The city of Lodi has a citizen watchdog, and he’s trying his best to keep sewer and water prices low. John Slaughterback, a white-haired man in his 70s, has made a ritual of checking in on the Lodi City Council, especially when it comes to items that he thinks could raise water and sewer rates in the future.
He retired 20 years ago from the now-defunct sugar processing plant in Clarksburg, and started tracking the goings-on of city government when he lived in Galt. Two years ago, he moved to Lodi for health reasons and kept up the habit.
“I realized there were a lot of problems and I started watching things. When I came here, I wanted to see what Lodi was doing,” he said.
Every Friday morning, Slaughterback logs on to the city’s website to look up the city council agenda. He keeps his eye out for any projects related to water or sewers, or that appear to have high costs. Slaughterback writes up his thoughts on the item, then makes sure he’s sitting in the audience of the City Council meeting the following Wednesday to make his voice heard.
Most recently, he’s been concerned about a project to inspect and maintain 24 generators related to the city’s well system. There are two large generators, and the other 22 are in storage as backups to run the well pumps. The city council approved awarding a $118,000 contract for the project to Holt of California in West Sacramento on July 17; it was the only company to bid on the project.
Slaughterback could not understand why the city would pay so much to a company based an hour away, when engineers and mechanics are already on the city’s payroll.
Slaughterback’s questioning inspired Councilman Bob Johnson to request a report in June on whether city staff could get the work done.
The city did report that they have workers on staff with the necessary skills to inspect the generators, though the skills are spread around three people. But Public Works Director Wally Sandelin said there was one employee at Holt of California with all the necessary engineering and mechanic skills to get it done himself.
Slaughterback didn’t buy it.
“They kept pushing how complicated the work was,” said Slaughterback. “How much of a problem do we really have if the generators are in storage?”
If the contract went outside the city, Slaughterback feared the company in question would use the entire amount of funding allotted, rather than trying to keep costs low.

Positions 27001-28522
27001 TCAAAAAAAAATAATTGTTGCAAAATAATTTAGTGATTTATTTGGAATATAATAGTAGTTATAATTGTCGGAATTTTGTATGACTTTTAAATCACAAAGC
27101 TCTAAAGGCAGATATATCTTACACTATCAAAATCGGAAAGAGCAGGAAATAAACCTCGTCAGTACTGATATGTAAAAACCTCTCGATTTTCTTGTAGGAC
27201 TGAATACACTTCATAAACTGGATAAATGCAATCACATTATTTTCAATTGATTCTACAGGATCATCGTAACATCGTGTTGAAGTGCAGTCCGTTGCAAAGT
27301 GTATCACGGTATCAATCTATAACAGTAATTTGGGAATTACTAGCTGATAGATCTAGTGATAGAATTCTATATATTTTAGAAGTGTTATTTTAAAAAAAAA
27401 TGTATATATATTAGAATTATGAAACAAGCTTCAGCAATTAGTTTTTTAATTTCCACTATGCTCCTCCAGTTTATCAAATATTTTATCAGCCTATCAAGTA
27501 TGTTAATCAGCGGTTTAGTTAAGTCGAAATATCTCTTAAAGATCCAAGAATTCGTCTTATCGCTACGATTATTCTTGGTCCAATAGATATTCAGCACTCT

But it’s a state law that keeps city projects going to contractors far and wide. California contracts code requires that any projects over $5,000 must be advertised out to all potential bidders. Then, save for a few exceptions, the project must go to the lowest bidder. Even if that’s someone from Sacramento instead of the Central Valley.
This rule goes for any Public Works projects, such as streets, levees, sewerlines or sidewalks, said City Attorney Steve Schwabauer.
In the case of the generators, only one company bid on the projects.
“It went out to multiple vendors. They followed all of the legal requirements,” Schwabauer said. “It’s not unheard of for only one contractor to respond.”
But Slaughterback’s comments prompted one member of the city council to take a closer look.
Councilwoman JoAnne Mounce reviewed the list of those who were notified of the contract, and was satisfied with the number of groups on it.
Mounce agrees with Slaughterback’s efforts to keep costs low, but says that can sometimes be achieved by seeking out more bids than what’s required.
“I’m a fan of doing more than just a minimum. On certain projects, we’re doing just the minimum,” she said. “There are times we could throw the net out further than we do.”
At the July 17 meeting and other times Slaughterback has appeared before the city council, Mounce thanked him for his diligence.
“Lodi’s very fortunate we have someone vocally paying attention to what the council is doing,” she said, adding that other meeting regulars and viewers at home send her weekly emails to share their thoughts on the agenda and council decisions. “With people out there watching, paying attention and asking questions, we have a healthier city.”
Slaughterback is disappointed that the council approved awarding the projects to outside groups, and is keeping a lookout for the next item with a high pricetag.
He’s concerned about water and sewer projects because he says that overspending now leads to raising citizens’ rates later.
“I’m going to be here to look back at all this when they come back at us with rate increases,” he said.
Contact reporter Sara Jane Pohlman at email@example.com.